If I was asking you who are the principal actors in finance, you would probably give me some names of famous investors and portfolio managers. However, even their large trades are negligible compared to the entire market. In fact, a large share of the trades comes from high frequency trading (HFT). HFT designates the use of powerful computers to proceed complex algorithms placing thousands of orders within a second. Those algorithms analyze different market conditions way faster than a human. It results in a high turnover rate and the company with the most performant IT realizes the biggest profit. In the end, the benefit of every trade is small, but the sum of the total becomes interesting. 

Isn’t it dangerous to let algorithms proceed half of the market? Of course, there are pros and cons. It is true that algorithms can turn wrong and increase the short-term volatility by creating a cascade effect. On May 6, 2010, the DJIA index lost 10% in only 20 minutes then recovered after a massive order that triggered a sell-off for the crash. In fact, it was no more human decision and algorithms were all selling in chain following the momentum. However, HFT also has positive externalities. The main one is that it brings liquidity to the market. The investors do not sell or purchase often, so they need traders to provide them liquidity. It results that in the long run the volatility of the market is reduced by HFT which avoids the market being influenced too much by big orders.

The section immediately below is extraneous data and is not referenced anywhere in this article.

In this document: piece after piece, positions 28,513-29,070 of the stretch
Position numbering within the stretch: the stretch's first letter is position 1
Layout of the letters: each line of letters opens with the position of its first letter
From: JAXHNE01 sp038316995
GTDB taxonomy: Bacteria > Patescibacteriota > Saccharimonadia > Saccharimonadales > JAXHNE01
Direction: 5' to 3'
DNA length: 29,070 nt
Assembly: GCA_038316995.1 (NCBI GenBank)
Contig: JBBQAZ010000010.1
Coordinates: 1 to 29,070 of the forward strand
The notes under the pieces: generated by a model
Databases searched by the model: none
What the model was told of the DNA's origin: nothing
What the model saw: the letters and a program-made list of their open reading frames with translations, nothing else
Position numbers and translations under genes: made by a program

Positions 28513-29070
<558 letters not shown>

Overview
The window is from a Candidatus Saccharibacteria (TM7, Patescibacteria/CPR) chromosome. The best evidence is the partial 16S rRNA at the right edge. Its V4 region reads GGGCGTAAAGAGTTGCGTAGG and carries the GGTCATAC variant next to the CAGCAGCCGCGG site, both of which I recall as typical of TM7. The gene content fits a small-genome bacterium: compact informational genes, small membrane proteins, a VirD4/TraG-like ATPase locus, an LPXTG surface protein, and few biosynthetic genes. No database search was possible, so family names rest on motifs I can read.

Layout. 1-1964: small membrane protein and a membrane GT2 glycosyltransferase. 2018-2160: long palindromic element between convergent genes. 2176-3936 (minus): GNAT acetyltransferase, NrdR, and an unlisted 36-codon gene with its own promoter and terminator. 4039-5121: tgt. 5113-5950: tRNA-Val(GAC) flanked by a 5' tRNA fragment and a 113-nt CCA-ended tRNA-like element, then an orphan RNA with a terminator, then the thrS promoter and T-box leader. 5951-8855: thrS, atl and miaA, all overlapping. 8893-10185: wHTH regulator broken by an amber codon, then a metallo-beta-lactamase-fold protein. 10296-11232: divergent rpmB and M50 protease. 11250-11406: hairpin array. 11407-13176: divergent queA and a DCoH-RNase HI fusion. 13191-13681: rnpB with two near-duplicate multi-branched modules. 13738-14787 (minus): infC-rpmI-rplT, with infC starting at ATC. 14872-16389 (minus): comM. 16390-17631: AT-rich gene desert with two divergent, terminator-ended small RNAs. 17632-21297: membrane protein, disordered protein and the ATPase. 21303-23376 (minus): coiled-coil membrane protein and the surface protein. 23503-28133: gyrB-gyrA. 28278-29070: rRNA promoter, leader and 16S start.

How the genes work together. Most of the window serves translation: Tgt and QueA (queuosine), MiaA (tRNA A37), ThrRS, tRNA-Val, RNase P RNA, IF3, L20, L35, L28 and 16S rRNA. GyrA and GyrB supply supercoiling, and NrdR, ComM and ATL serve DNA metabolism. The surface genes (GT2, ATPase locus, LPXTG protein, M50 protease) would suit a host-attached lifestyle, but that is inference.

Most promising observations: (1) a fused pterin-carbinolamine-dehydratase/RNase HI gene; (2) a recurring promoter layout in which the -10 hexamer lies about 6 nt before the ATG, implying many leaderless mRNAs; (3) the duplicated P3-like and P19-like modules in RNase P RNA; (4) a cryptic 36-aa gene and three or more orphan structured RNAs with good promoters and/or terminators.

In fact, when buying or selling a large amount of assets, a phenomenon called slippage occurs. Slippage is the difference between the expected price and the execution price. A private investor can sell or buy stocks without having any impact because it is negligible compared to the total market.

This is not the case for a large bank or fund which has to execute an order along a wide period of time to not influence the market by creating volatility. Also, they have to execute orders while the volatility is low.


It is also an opportunity for high frequency traders. After being anticipated, these moves creating volatility will be amplified by them. For example, a main shareholder selling stocks will make the price go down. So, HFT aim is to short the asset at the same time. To do so, it is necessary to execute orders at a high speed before the other traders. At the beginning of digital exchange, the importance was to be as close as possible to the servers because the latency due to wires length was high. Nowadays, half of the orders are 0.000046 or less. This peak on the graph can be identified as the HFT part.

To conclude, HFT has pros and cons. However, it is now a big part of the market nowadays and it would be difficult and less efficient to not use it. Then, there is an asymmetry between small traders who do not have access to these infrastructures resulting in a comparative advantage for the large technological companies.